When is it worth publishing under a pen name? That’s what I’m asking myself this week. Soon I’ll have two novels published under the women’s fiction category and one under romantic comedy, but my next novel is neither.
If I published under a pseudonym, I’d proclaim authorship on this blog with a dedicated page and the cover displayed in the sidebar, but the book wouldn’t be linked to my other books on my Amazon or Goodreads author pages. And search results for readers of my other books wanting to know what I’ve written lately wouldn’t include the book.
Some authors use both names on their covers such as Nora Roberts did when she started publishing in a different genre as J.D. Robb—Nora Roberts writing as J.D. Robb. Now, she doesn’t need to do that because her pseudonym is well established. Then again, Nora Roberts was already a big author name when she chose to write under a pen name.
I haven’t established my real author name yet. Unless the literary gods choose to pluck one of my books from the masses and shoot it to the top of the Best Sellers list, I’ll have to establish my name by writing more and more and more books. So, at this point, can I afford to “lose” one to pen name?
My next book, besides High Tea & Flip Flops, will be a dark story with a little light at the end. I’ve described it variously as psychological suspense, supernatural suspense, and even romantic horror. No vampires or zombies, but an evil spirit is a prominent character. There’s some violence, but there’s also a lot about love and marriage and family. Here’s a quick description:
Tom and Julie Cogan’s marriage of twenty-three years is in crisis, but it’s not cliché when Tom becomes attracted to young and beautiful Annie. Not when they were lovers in a past life. Not when the orchestrator of this renewed attraction is an evil spirit with a lust for revenge nursed for over two hundred years. Not when the odds of surviving this grudge match are slim—for Annie and Tom, certainly, but for their loved ones as well.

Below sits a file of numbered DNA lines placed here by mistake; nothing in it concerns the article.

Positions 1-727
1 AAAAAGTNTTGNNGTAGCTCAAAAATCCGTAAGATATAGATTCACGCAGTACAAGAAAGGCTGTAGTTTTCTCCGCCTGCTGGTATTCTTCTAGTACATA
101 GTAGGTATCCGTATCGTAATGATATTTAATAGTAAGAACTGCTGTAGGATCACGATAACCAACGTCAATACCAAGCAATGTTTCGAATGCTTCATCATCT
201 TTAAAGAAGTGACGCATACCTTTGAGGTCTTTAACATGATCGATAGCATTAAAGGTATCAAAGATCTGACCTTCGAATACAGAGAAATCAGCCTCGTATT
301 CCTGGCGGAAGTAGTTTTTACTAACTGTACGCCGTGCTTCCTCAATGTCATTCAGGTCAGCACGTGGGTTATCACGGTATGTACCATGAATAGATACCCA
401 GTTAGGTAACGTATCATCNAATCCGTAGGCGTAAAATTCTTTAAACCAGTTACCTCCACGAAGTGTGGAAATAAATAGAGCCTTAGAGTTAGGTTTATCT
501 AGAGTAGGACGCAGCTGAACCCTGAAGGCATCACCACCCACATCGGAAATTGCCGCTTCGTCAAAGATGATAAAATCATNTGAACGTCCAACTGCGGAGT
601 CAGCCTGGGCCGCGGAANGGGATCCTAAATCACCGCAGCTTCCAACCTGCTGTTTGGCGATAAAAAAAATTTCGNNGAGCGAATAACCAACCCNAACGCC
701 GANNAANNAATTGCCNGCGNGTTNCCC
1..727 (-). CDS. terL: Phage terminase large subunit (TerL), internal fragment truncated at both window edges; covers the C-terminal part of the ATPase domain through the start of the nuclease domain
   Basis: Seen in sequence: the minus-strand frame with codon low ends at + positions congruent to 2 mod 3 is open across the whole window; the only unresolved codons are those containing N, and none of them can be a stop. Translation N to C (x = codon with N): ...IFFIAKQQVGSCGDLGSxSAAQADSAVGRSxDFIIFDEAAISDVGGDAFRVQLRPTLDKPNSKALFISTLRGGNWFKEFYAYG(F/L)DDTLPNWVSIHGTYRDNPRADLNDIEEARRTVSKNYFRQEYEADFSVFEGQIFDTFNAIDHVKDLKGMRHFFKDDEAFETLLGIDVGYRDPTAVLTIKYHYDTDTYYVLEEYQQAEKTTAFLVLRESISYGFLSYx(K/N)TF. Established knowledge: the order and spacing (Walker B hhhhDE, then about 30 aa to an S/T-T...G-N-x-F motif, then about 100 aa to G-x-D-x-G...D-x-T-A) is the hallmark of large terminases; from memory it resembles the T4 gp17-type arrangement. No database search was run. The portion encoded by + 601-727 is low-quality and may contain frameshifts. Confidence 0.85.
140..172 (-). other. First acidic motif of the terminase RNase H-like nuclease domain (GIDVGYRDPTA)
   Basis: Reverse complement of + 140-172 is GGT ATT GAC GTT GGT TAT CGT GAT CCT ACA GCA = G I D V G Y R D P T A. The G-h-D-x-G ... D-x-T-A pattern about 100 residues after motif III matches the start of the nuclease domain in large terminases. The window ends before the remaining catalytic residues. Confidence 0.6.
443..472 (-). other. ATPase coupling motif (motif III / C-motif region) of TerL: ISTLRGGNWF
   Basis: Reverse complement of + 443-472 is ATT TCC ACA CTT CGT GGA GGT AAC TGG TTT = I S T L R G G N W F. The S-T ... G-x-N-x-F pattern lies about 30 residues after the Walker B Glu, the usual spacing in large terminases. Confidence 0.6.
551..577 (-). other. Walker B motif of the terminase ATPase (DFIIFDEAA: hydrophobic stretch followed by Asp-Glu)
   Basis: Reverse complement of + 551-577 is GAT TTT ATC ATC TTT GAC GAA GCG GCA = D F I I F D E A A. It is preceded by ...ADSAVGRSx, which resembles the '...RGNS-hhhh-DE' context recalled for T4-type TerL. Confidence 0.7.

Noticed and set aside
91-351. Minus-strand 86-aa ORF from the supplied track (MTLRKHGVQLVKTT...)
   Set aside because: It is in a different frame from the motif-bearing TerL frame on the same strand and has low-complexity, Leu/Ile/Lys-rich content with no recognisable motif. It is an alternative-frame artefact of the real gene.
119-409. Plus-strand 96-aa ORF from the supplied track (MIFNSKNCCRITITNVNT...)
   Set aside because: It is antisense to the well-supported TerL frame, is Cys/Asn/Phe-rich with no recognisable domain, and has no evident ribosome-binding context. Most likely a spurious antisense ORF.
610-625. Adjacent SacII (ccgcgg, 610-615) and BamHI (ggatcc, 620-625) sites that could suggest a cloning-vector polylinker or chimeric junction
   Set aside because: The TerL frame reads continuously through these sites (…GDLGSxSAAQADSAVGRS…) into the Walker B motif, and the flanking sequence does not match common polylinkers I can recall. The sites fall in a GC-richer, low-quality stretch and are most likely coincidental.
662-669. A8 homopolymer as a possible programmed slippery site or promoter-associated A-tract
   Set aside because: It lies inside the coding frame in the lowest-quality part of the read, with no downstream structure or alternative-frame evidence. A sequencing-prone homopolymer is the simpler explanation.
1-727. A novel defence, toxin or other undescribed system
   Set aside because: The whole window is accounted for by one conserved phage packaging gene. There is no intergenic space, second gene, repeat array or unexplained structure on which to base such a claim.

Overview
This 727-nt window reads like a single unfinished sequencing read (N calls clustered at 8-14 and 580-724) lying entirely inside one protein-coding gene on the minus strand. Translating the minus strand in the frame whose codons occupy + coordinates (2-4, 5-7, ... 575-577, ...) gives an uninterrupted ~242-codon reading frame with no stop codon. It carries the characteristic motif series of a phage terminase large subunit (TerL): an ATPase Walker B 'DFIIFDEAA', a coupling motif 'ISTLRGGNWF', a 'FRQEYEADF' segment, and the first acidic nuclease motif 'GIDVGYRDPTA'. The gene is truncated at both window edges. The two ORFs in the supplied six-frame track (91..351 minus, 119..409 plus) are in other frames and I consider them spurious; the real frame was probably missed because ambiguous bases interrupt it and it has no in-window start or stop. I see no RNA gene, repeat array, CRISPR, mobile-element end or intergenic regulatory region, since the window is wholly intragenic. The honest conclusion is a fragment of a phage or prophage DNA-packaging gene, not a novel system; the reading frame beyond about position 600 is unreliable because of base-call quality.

So, yes, that’s definitely not romantic comedy or even women’s fiction. But is it different enough from what my readers might expect to warrant starting over with a new author name?
Do you have an opinion on when it’s best to use a pen name? If so, please share in a comment.
8 thoughts on “An Author by Any Other Name”
I still haven’t figured this out, so I’ll read comments here with great interest. I
Well, Michelle, I have four opinions now (one given offline) and they’re evenly divided! So I still don’t know what I’ll do.
I would suggest you use your name again. It shows you are a diverse and talented writer. The only time I would consider using a pen name is if I wrote children´s books and then wrote erotica. Just my thoughts n the subject.
Thank you so much for sharing your opinion, Darlene. 🙂 It’s so hard to get anyone to comment here nowadays. Like I said to Michelle, the “vote” is 50/50 at present. I agree with you that if you write in genres as diverse as children’s and erotica you should use a pen name for one. If I wrote erotica, I’d use a pen name anyway! 😀 At first I was sure I would use one for this book, but now I’m not sure.
I have two pen names. One for my regencies, one for my contemporary romances. I just started writing a cozy mystery and plan to have another pen name for that series as well. I like the idea of pen names for different genres. I know that some die-hard fans of certain authors won’t read anything else they’ve written if it’s not in their preferred genre. ie Nora Roberts for romance, but not JD Robb mysteries. And why limit your fan base. For those readers who love your romances, but don’t read paranormal thrillers, you’re losing readers. If you write under a pen name, you’ll gain other readers you wouldn’t have found.
Hope this makes sense.
And your supernatural suspense/romantic horror sounds fantastic! I would totally read that.
Thank you for sharing your opinion, Anne. 🙂 You’re a much faster writer than I am, so I imagine you could establish a new pen name quickly. I understand, of course, that not each reader has favorite genres. I also understand that an author name can be branded with a genre. But I’m not sure I understand why I would be limiting my fan base if I don’t use a pen name. Are you saying that if I published a supernatural suspense readers who are looking for that genre would refuse to read it simply because I also write romance?
I like Darlene’s comment and agree with her. Let our readers see just how talented a writer you are.
Thanks for sharing your opinion, Judith. Well, it’s 50/50 right now on whether I should use a pen name. My husband and I are discussing the pros and cons. I wonder if I should discuss it with my editor at Kindle Press?